parent college
A group of parents listen intently at a Parent College workshop. Photo by Juan Gutierrez.
parent college
A group of parents listen intently at a Parent College workshop. Photo by Juan Gutierrez.

Over 100 parents and students gathered early Saturday morning at Hollenbeck Middle School with the goal of raising graduation rates and getting more kids to college.

The event was the kickoff of “Parent College,” a seven-month series of workshops put on by the Partnership for Los Angeles Schools.   The workshops are meant to train parents on how to be involved in their child’s academic success.

Motivational speaker Veronica Garcia delivered the keynote address. The daughter of Mexican immigrants, Garcia was her high school valedictorian before going on to study at MIT. Garcia spoke about the struggles she faced and the importance of parental involvement and support in their child’s life. Although she received a scholarship to MIT, her father did not want her to go.

“I hope you learn from my experience and encourage your kids to do better than yourselves,” she told the crowd in Spanish.

After the speaker, parents attended different workshops depending on their child’s academic grade. During one of the workshops, parents learned about alphabetismo, a Spanish term that means having the ability to read and write.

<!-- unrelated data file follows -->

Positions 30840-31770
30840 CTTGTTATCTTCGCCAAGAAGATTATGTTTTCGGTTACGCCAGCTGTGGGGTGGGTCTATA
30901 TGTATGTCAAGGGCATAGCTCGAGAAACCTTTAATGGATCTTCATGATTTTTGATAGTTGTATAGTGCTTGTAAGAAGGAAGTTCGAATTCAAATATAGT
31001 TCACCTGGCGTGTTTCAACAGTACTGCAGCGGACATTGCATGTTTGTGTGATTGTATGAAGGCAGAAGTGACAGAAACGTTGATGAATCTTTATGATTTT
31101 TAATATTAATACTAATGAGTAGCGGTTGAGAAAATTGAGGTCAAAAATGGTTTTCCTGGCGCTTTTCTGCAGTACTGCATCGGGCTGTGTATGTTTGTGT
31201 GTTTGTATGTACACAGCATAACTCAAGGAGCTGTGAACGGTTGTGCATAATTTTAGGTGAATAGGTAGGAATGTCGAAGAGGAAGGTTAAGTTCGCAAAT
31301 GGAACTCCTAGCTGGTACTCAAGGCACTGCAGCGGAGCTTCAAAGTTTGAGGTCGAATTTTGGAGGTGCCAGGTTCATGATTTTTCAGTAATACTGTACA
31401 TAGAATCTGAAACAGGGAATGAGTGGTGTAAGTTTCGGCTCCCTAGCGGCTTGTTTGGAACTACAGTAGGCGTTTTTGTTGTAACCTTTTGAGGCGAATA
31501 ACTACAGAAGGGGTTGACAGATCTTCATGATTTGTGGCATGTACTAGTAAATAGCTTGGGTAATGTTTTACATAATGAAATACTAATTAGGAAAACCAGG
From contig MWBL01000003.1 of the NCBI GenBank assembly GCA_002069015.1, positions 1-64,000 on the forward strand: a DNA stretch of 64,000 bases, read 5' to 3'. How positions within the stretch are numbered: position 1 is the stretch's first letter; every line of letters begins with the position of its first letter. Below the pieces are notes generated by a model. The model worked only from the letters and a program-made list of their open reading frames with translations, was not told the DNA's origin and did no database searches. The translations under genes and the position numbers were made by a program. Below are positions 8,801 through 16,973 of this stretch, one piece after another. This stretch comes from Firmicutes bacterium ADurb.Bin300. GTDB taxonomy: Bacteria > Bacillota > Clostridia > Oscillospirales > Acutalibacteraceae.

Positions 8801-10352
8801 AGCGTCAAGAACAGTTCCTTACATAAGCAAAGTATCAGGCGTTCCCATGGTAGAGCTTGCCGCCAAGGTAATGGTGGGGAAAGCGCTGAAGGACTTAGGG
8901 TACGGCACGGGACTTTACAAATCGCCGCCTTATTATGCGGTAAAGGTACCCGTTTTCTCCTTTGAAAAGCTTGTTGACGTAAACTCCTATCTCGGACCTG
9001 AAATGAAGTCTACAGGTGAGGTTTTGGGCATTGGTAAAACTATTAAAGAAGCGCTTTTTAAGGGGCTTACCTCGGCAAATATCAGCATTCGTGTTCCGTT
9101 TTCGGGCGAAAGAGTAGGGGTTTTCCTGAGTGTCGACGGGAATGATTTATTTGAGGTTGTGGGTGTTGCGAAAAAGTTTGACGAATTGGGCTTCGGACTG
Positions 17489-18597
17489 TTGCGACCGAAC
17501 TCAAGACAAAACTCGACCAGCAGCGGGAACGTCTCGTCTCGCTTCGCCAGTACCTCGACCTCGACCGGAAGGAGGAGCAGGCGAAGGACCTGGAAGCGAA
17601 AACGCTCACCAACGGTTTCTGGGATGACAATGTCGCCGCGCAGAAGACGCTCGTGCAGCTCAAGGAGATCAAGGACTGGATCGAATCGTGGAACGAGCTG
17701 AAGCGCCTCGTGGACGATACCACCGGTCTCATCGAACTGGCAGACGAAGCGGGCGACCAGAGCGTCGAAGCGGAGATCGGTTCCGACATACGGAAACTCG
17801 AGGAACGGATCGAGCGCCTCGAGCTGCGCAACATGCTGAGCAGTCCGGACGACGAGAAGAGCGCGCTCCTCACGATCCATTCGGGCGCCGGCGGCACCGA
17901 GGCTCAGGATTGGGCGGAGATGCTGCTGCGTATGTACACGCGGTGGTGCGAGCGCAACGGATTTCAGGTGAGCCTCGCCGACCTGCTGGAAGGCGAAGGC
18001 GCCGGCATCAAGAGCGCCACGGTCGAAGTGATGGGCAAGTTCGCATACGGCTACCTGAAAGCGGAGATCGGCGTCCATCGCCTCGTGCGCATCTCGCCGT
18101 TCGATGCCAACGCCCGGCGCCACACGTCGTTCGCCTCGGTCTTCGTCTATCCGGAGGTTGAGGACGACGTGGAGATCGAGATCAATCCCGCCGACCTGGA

Teachers encouraged parents to participate and provided tips they could apply at home while working with their children.

A mi me han ayudado porque a veces uno cree que mandar al niño a la escuela es la obligación de uno como padre”¦ y no,
la obligación es mandarlo a la escuela y tenerle todo lo adecuado,” Sunrise Middle School parent Georgina Anaya said.

Studies have shown that when parents are actively involved in their child’s education, behavior is better and attendance rates and grades are higher.

“We’ve localized the program and have put a lot of systems into place to make sure that the parents really feel supported, so they can come here and learn,” Parent College program manager Stanley Anjan said.

According to the California Department of Education, only 61.6 percent of L.A. Unified School District’s class of 2011 graduated, compared to California’s 76.3 percent graduation rate.

The workshops, funded in part by AT&T and the Walton Foundation, will be held monthly in the three neighborhoods the Partnership serves: Boyle Heights, Watts and South L.A.

Brizette Castellanos is a Boyle Heights Beat youth reporter and a junior at Roosevelt High School.

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